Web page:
The comprehensive introduction to the art and science of locating facilities to make your organization more efficient, effective, and profitable. For the professional siting facilities, the task of translating organizational goals and objectives into concrete facilities requires a working familiarity with the theoretical and practical fundamentals of facility location planning and modeling. The first hands-on guide to using and developing facility location models, Network and Discrete Location offers a practiceoriented introduction to model-building methods and solution algorithms, complete with software to solve classical problems of realistic size and end-of-chapter exercises to enhance the reader's understanding. The text introduces the reader to the key classical location problems (covering, center, median, and fixed charge) which form the nucleus of facility location modeling. It also discusses real-life extensions of the basic models used in locating: production and distribution facilities, interacting services and facilities, and undesirable facilities. The book outlines a host of methodological tools for solving location models and provides insights into when each approach is useful and what information it provides. Designed to give readers a working familiarity with the basic facility location model types as well as an intuitive knowledge of the uses and limits of modeling techniques, Network and Discrete Location brings students and professionals alike swiftly from basic theory to technical fluency.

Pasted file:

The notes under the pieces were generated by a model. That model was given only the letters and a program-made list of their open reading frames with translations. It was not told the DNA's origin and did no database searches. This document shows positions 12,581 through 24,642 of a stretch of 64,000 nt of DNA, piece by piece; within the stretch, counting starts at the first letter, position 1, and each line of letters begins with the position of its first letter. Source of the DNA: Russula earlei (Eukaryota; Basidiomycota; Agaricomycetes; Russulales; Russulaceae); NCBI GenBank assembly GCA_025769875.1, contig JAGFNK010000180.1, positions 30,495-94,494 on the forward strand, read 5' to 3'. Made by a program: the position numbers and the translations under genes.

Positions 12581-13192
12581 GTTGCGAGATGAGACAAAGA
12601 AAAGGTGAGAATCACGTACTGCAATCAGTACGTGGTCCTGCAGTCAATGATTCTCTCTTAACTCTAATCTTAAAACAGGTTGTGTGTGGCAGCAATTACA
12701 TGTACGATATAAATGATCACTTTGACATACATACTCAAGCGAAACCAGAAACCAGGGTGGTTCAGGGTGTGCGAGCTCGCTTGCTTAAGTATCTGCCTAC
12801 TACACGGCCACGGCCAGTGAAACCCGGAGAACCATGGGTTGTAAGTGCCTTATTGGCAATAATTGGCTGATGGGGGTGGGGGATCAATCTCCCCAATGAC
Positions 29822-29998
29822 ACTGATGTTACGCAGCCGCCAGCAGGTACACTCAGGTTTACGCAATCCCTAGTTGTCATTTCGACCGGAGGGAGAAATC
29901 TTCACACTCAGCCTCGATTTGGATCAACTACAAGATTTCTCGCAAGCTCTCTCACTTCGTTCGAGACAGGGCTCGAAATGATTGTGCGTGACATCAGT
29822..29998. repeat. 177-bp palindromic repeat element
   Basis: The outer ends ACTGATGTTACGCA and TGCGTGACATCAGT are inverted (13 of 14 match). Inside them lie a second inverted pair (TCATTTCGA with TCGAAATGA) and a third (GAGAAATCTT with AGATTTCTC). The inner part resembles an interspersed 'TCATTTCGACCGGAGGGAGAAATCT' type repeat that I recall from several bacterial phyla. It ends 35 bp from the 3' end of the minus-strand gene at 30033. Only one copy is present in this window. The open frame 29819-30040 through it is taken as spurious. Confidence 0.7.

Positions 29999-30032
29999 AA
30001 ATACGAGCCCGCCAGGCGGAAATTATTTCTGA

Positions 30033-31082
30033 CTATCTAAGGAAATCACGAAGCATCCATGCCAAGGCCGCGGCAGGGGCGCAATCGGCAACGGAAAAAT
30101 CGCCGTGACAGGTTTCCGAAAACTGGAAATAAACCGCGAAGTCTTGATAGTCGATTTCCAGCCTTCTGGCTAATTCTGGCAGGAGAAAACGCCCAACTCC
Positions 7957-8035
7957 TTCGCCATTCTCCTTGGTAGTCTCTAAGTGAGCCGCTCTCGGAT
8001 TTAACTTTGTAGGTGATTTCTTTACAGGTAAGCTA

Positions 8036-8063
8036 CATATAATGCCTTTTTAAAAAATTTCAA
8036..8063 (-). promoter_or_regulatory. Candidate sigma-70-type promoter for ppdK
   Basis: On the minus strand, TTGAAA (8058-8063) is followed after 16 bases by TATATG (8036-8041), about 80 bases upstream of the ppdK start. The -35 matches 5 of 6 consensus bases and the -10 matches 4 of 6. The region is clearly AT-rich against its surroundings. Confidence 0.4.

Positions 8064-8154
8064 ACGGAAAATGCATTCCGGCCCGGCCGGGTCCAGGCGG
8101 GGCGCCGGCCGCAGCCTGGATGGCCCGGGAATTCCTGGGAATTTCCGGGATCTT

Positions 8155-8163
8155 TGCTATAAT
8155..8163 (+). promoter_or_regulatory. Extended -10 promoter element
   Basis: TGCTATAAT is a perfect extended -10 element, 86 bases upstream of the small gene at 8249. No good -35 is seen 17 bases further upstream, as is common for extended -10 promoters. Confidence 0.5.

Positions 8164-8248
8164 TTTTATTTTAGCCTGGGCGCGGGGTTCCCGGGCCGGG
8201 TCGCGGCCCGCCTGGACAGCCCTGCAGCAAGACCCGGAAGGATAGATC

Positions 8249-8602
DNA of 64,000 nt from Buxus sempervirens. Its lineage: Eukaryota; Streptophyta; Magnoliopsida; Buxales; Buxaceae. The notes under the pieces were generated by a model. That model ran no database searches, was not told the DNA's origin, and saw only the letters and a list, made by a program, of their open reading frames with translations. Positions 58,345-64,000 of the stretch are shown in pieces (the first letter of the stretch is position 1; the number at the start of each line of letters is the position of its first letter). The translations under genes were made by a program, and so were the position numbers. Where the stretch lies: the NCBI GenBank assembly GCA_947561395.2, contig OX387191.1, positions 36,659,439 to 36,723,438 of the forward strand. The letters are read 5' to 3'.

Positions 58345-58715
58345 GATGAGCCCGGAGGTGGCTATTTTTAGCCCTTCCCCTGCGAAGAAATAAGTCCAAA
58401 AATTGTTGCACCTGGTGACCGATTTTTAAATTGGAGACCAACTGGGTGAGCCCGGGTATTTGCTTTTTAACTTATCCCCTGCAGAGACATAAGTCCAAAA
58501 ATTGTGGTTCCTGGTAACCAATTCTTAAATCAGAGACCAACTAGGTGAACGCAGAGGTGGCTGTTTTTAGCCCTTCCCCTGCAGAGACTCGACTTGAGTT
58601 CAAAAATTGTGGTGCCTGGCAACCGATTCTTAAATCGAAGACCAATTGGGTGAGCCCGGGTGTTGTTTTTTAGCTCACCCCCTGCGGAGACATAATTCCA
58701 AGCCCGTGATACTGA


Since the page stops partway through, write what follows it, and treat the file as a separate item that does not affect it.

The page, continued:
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Emphasizing the algorithms and modeling issues involved with network location problems, it introduces a number of the classical facility location models on which other more complex and realistic models are based. Describes key methodologies used to solve facility location problems including linear programming, selected graph theoretic algorithms, Lagrangian relaxation, branch and bound, heuristic algorithms and Bender's decomposition. These methods teach readers how the basic approach works, when it is useful, what information it provides and how good the results are likely to be when the approach is applied. The accompanying disk contains coded algorithms for problem solving.From the Inside Flap: